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Team work makes the - equine - dream work!

A bit cliche but very relevant for me as a veterinary physiotherapist. I do not make progress on my own. I do not rehabilitate your horse on my own. I cannot improve your horses condition on my own. I think you get the idea... it's a team approach!


So, who's on your horse's team?


1. YOU!!

You have the biggest influence on your horse's rehabilitation, muscle building, weight management, maintenance and injury control. You are at the centre of every treatment plan and every exercise recommendation. No matter what the professionals can do in their sessions, we rely on you to carry on that care at home. I can relieve pain but I will then rely on you to make certain adjustments at home to make sure they do not encounter unecessary pain again. I can promote muscle building but you will need to keep doing the prescribed exercises to see a difference. I can help with flexibility but you will need to keep doing the stretches in order for them to work.


So when you notice after a couple of months how great your horse is doing and feeling, don't just praise us - give yourself a pat on the back, you did it too!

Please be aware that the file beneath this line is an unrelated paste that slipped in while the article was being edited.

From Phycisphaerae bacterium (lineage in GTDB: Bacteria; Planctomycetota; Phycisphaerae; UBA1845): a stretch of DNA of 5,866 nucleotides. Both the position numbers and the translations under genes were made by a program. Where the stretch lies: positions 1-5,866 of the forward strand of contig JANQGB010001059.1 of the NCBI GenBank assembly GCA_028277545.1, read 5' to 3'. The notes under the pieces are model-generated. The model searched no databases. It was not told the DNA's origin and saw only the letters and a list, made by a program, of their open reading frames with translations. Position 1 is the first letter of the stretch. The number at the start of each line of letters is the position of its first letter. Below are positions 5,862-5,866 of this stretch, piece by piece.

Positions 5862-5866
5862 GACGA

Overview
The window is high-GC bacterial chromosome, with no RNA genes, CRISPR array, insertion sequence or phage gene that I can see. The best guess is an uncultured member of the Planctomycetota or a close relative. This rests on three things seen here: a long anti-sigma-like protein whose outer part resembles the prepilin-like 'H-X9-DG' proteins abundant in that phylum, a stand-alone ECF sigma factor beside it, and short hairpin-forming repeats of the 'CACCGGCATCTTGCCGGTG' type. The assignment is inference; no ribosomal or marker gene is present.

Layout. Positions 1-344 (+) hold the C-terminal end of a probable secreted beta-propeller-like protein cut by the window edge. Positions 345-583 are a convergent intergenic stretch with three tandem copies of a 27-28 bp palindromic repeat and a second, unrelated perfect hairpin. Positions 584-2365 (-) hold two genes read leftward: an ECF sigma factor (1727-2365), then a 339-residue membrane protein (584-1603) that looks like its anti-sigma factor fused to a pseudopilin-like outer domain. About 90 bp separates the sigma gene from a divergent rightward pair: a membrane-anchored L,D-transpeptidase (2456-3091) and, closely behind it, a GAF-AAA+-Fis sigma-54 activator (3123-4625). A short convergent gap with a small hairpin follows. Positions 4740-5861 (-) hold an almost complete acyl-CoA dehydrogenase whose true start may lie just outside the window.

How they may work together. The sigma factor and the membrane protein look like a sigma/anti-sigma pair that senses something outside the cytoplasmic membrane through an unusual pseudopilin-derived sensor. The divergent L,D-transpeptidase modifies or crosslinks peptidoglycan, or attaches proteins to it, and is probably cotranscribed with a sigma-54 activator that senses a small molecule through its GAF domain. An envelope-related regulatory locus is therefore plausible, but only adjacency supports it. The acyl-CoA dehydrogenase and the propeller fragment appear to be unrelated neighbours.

2. Veterinary Physiotherapist

Obviously I had to throw this one in there! But we can be a crucial part of your team. Not only are we there to help when horse gets injured, but we can also help to prevent that injury in the first place. If you know your horse is going to run a pretty tricky cross country course next season, then we can condition them to not only perform at their best, but also give them the best chance if they do take a tumble.

Exercise plans and muscle building is a huge part of what we do and we have a whole toolkit of equipment and targeted exercises to get the results we want.


Find a FULLY QUALIFIED and FULLY INSURED veterinary physiotherapist here:

-NAVP (National Association of Veterinary Physiotherapists)

-AHPR (Animal Health Professions Register, subgroup veterinary physiotherapists)

-ACPAT (Association of Chartered Physiotherapists in Animal Therapy)

-IRVAP (Institute of Registered Veterinary and Animal Physiotherapists)

-RAMP (Register of Animal Musculoskeletal Practitioners)


I am a member of the NAVP and AHPR so I cannot speak personally about the other registers or associations, however I have tried to include them all for anyone who may be looking for a physiotherapist to make sure you are finding someone qualified and insured. Never use a physiotherapist who cannot provide you with those details.

There are also other professionals in this field such as osteopaths, chiropractors, massage therapists and sports therapists. Make sure whoever you decide to use is fully qualified and insured.


3. Vet